Yesterday I had my first *real* surgery experience. I had my wisdom teeth removed when I was 23, but according to some people, that doesn't count. I think anything that includes an IV should be officially categorized as a "major, scary, surgical experience." But that's just my opinion.
So. Those of you who know me well know that I am deathly afraid of needles. As it turns out, I am also a "passer-outer" which is the official medical term for those of us who see a needle going into our skin and immediately lose conciousness. I have passed out at the dentist, the eye doctor (that creepy glaucoma test where they press on your eyeball totally wiggs me out), the dermatologist, and the OB/GYN. You can imagine how much I was NOT excited about having my gall bladder removed - a procedure that definitely requires an IV, in addition to several surgical instruments being inserted into my abdominal cavity. Also, they would be REMOVING AN ENTIRE INTERNAL ORGAN.
Darrell had to work the day of my surgery (because it was the week of July 4th, he couldn't get the day off), so my dad took me to the hospital the morning of my surgery while my mom kept the boys. I swear I was the only person in the whole hospital, which was kind of nice, but a little creepy also. I went right into the surgical prep area, and met several very nice nurses who instructed me in all of the humiliating things I needed to do to get ready for surgery (pee in a cup, get naked, put on a horrid, ugly mumu that dozens of other people have already worn, and then try to hold it together so I wouldn't moon anybody). I proceeded to share my tendency to pass out (I have learned that medical personnel prefer that you share that information up front), to which they responded with extra TLC (numbed my hand before inserting the IV) and a delightful "you will know what's going on but you won't care" drug directly into my IV. Within just a few minutes, I was feeling no anxiety. I was even able to get off the rolling bed onto the operating table without my heart stopping (which would have been completely impossible without that drug - I wonder if it comes in pill form for every-day use?).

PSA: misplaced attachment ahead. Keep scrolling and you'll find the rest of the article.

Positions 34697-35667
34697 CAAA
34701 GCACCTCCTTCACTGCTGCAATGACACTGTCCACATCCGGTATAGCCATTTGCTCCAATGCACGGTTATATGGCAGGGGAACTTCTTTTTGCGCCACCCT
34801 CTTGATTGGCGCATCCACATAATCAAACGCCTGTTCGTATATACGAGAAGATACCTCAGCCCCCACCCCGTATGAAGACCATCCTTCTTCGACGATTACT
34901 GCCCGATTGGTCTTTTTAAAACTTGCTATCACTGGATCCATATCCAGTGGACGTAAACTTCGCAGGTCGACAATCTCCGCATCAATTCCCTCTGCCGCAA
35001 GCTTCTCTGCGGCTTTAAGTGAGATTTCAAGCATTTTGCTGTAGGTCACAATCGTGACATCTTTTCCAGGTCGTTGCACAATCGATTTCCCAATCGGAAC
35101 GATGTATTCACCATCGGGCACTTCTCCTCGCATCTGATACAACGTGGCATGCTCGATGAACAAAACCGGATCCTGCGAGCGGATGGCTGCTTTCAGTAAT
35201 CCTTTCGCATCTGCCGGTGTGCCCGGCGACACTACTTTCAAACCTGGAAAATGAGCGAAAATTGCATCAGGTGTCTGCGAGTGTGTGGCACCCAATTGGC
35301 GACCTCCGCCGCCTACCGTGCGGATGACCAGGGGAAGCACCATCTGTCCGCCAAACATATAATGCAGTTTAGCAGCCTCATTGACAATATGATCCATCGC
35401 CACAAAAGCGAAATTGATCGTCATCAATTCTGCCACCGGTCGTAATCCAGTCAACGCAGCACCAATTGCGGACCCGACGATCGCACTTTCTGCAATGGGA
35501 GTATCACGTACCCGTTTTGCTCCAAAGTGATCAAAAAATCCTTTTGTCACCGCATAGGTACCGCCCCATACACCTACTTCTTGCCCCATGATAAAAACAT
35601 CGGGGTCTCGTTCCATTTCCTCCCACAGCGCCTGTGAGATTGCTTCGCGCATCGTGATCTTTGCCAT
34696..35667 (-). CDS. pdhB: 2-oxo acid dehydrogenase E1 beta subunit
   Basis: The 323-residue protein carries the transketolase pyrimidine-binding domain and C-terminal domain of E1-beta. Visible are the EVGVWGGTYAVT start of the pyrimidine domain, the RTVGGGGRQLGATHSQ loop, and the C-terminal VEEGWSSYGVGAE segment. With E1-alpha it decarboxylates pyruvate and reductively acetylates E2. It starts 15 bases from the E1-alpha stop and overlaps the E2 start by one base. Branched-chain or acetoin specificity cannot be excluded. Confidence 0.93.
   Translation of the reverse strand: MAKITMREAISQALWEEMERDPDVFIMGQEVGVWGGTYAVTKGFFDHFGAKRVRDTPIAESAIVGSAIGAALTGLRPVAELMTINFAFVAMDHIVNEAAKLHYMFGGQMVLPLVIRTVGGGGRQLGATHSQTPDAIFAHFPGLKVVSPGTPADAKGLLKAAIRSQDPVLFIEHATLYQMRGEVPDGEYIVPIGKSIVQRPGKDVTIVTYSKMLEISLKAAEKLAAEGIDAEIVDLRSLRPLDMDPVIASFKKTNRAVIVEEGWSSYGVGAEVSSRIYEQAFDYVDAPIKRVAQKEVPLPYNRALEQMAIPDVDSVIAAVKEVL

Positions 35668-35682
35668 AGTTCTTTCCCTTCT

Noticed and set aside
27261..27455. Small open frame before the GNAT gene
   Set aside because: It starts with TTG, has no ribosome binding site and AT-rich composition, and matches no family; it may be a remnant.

The next thing I remember, I was waking up in the recovery room. My vision was blurry and I had an oxygen mask on my face. The surgeon came to tell me some very important information that I don't remember at all. They gave me saltines to eat and apple juice to drink, but my mouth was so dry I couldn't even chew the saltines up. It made me think of that game you probably played as a kid (a favorite with youth pastors during all-night lock-ins) where you chew up a bunch of saltines and then the first person who can whistle wins. I couldn't have whistled to save my life. It was kind of comical in a "I can't breath and I'm choking and also my stomach hurts and who are you again?" kind of way.
Then it was time for me to put my clothes back on and go home. At some point (I don't really remember when), my dad had arrived in the recovery room. The nurse asked me if I wanted her or my dad to help me get dressed. Before I could respond, my dad had launched himself out of his chair and was halfway out the door. Guess that answered that question!
Fully clothed and armed with a prescription for high-powered narcotics, I arrived at home and went immediately for the couch. All in all I was gone from home for four hours. That is just amazing. Thank God for modern medicine!